In his new column, Notes on Hoops, Hanif Abdurraqib revisits the golden age of basketball movies, shot by shot.
Before any of this unfolds, I must first be honest. Before I can talk romantically about the way a basketball hoop, ornamented by a clean net, glows even as a starless nighttime empties its dark pockets over a cracked court. Before I can talk about the way when a well-worn ball begins to lose its grip it spins wildly in your palm, but is still the ball you have known and therefore you must care for, as you would an elder who whispers the secrets of past and future worlds into your ear. Before that, it must be said that you, reading this now, from whatever cavern you are riding out this ongoing symphony of storms, could beat me in a game of one-on-one if the opportunity arose. If you have ever made two shots in a row on any court anywhere. If you have known, by the sweetness left on your fingers, that a shot was going in before it reached the rim. If you have talked some shit that you could back up, even one single time. I want it to be known that I am getting too old to not surrender to the truth, and I know I am no good in one-on-one. It is not my game and has never been, though it isn’t for a lack of trying. Depending on the day, I might give you some thrilling competition. I don’t want to oversell myself, but I also would never ask you to take it easy on me. That’s a fine line to walk. One that requires an opponent at least a little curious about mercy, as I am sometimes.
Here’s what I will say, for the sake of whatever confidence I still carry around: there are some very strict circumstances that might allow me to take a game off of you, and they would all have to work in my favor. Let’s say we were playing first to five, and let’s say I get the ball first. Let’s say whoever makes a shot gets the ball back, as it should be. Let’s say that I’m feeling good and hit a few long jump shots over your hand, which is maybe skeptically outstretched on the first two shots, but then urgently outstretched on the last one. And then we’ll say that you are a smart enough defender to push up on me and take my jump shot away. I’ve still got enough of a first step to get by you once for a layup, probably. And then, finally, let’s say you are the easily discouraged type. Who, down 4-0, might throw in the towel, ease back and go through the motions. I could steal a winning bucket. But that’s never how it goes, is it? It’s always a game to ten, at least. I’m always finished before we even begin.
It was the held-over bitterness of this knowledge that likely animated my distaste for the iconic ending to Love & Basketball when I first saw it, tucked underneath a blanket on a high school Friday night in the crowded basement of a girl I’d gotten a crush on. Quincy and Monica, lifelong neighbors, rivals, once romantic partners, play one-on-one. By the film’s final act, the two haven’t spoken since their breakup in college four years ago. Quincy is back home, recovering from an ACL tear. Monica, upon visiting him in the hospital, finds out he’s engaged. This sets up the grand emotional collision two weeks before Quincy’s wedding.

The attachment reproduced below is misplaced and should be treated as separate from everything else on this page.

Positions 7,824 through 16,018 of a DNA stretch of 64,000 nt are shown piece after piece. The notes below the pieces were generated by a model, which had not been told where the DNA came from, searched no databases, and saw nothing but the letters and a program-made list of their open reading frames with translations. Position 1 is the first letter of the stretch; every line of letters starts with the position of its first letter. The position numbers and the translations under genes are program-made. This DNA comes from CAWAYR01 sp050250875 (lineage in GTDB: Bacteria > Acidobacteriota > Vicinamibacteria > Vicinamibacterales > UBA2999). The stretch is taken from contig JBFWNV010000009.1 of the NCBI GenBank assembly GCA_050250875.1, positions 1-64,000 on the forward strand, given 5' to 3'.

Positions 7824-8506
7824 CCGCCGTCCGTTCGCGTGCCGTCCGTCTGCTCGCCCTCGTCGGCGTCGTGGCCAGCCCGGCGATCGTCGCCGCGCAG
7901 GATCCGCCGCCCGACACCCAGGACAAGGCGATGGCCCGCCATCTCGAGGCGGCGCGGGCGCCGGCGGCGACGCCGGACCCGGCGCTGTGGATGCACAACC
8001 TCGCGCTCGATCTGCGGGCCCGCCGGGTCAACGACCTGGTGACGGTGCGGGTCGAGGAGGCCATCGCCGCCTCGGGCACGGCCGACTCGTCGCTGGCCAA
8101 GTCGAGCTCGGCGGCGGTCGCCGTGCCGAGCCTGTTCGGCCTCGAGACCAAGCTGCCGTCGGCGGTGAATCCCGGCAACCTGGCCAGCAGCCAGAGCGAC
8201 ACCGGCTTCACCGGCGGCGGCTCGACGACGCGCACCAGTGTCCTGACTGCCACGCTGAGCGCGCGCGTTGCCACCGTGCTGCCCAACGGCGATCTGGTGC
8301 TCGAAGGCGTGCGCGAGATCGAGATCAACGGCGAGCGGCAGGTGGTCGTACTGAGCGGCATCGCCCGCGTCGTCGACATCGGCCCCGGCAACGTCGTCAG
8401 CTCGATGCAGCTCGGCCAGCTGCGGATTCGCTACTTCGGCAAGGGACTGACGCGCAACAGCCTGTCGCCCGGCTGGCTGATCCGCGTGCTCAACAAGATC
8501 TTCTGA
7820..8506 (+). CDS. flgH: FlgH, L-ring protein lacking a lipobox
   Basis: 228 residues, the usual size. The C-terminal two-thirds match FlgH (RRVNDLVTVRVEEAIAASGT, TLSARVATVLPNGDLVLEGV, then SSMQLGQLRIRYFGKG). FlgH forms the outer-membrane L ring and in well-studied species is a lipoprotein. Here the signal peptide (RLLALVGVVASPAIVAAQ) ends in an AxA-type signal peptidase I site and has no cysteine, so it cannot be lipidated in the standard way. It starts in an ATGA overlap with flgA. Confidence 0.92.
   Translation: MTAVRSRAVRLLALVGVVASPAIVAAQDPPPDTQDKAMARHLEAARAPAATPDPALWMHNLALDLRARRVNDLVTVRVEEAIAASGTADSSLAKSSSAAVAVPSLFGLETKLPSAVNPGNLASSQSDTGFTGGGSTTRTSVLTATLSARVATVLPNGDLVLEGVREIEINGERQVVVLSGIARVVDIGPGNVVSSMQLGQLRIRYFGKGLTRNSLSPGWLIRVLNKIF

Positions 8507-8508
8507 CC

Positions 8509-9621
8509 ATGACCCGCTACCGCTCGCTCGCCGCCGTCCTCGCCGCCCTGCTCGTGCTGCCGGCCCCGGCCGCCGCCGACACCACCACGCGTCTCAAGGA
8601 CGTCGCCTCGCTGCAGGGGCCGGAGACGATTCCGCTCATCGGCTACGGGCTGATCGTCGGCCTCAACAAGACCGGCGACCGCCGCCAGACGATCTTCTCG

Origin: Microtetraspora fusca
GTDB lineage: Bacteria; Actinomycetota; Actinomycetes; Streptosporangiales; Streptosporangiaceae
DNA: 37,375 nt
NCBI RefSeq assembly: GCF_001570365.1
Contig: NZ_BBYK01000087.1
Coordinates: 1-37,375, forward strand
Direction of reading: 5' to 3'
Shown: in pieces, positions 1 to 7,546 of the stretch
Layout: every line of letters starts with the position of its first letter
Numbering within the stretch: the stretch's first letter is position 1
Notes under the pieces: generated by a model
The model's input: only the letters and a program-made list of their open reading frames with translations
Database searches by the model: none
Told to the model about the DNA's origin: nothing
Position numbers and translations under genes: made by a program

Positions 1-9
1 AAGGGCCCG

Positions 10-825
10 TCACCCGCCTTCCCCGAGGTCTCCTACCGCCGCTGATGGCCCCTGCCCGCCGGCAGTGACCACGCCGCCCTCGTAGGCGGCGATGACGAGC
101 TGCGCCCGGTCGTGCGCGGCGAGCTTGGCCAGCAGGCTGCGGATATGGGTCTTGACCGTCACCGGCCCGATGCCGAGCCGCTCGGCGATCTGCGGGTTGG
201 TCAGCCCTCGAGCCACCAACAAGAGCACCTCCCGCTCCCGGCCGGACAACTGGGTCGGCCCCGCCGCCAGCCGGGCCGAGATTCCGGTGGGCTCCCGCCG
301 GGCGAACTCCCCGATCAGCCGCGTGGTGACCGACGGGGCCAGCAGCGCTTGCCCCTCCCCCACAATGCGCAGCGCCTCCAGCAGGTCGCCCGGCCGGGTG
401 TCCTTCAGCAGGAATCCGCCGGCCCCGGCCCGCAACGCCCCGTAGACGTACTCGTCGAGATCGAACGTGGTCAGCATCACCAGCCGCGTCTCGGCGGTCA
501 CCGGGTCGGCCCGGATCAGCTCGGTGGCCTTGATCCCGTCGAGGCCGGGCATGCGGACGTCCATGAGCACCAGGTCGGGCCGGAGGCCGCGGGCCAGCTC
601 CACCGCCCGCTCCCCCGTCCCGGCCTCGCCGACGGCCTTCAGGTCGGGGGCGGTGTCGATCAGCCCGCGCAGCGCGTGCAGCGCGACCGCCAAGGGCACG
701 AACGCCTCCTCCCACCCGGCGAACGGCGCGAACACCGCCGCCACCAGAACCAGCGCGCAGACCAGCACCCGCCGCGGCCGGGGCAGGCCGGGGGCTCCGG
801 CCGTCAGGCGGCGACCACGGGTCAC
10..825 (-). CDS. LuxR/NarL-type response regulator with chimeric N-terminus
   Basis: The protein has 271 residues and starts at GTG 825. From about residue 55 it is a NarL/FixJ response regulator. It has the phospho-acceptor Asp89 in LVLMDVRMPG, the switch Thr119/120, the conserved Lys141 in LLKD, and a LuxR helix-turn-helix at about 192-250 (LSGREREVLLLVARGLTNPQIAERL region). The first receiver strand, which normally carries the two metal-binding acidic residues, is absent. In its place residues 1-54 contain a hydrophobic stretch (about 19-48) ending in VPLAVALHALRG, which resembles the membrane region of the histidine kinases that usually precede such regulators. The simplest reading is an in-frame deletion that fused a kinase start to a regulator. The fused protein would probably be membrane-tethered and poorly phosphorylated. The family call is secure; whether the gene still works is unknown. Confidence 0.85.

It has to be said now that I have great affection for Love & Basketball and all of its romantic movie clichés. It was, when I first saw it, one of the first times I’d seen those clichés played out with a Black cast. Black characters playing a sport I loved, complicated Black families with complications that were not all that close to my own interfamily complications, but were familiar enough. In retrospect, I appreciate that the clichés were given room to flourish here, as they were in all of the mostly white teen rom-coms of the era. We are to believe, somehow, that Monica (Sanaa Lathan) is not attractive, but could be, if she would just do something with her hair. We get that scene—packaged within a school dance, of course—where Monica “becomes” beautiful, her beauty pulled to the surface by the hands of her sister, accented by the pearls her mother places around her neck.
In traditional rom-com fashion, the relationship begins to shatter in a manner that seems like it could be worked out with middle-school-level communication. When we reach the end of the film, with the one-on-one matchup looming, we haven’t been shown Monica longing for Quincy through the intervening years, but, rewatching now, I realize we didn’t need that. The longing was there, in Monica’s reaction when Quincy’s fiancée is revealed.
And with this understanding, we arrive at the closing moment. The two crawl out of their old childhood windows, and meet in the grass between the houses where they first fell in love. There, Monica proclaims she’ll play Quincy one-on-one, for his heart. Quincy, annoyed and exasperated (and, it must be said, still with an injured knee) agrees to play. Quincy wins, 5-4.
This is where I would have liked the film to end, back in my youthful bitterness. Not out of cruelty or out of spite, but because it seemed to me that if this were the ending, they’d both get what they deserved. Both of them, equally unsatisfied with whatever their future holds, would regret hanging their emotional fates on a shaky rim, on a bad knee, on an outdoor court governed by cracks and wind and poor lighting.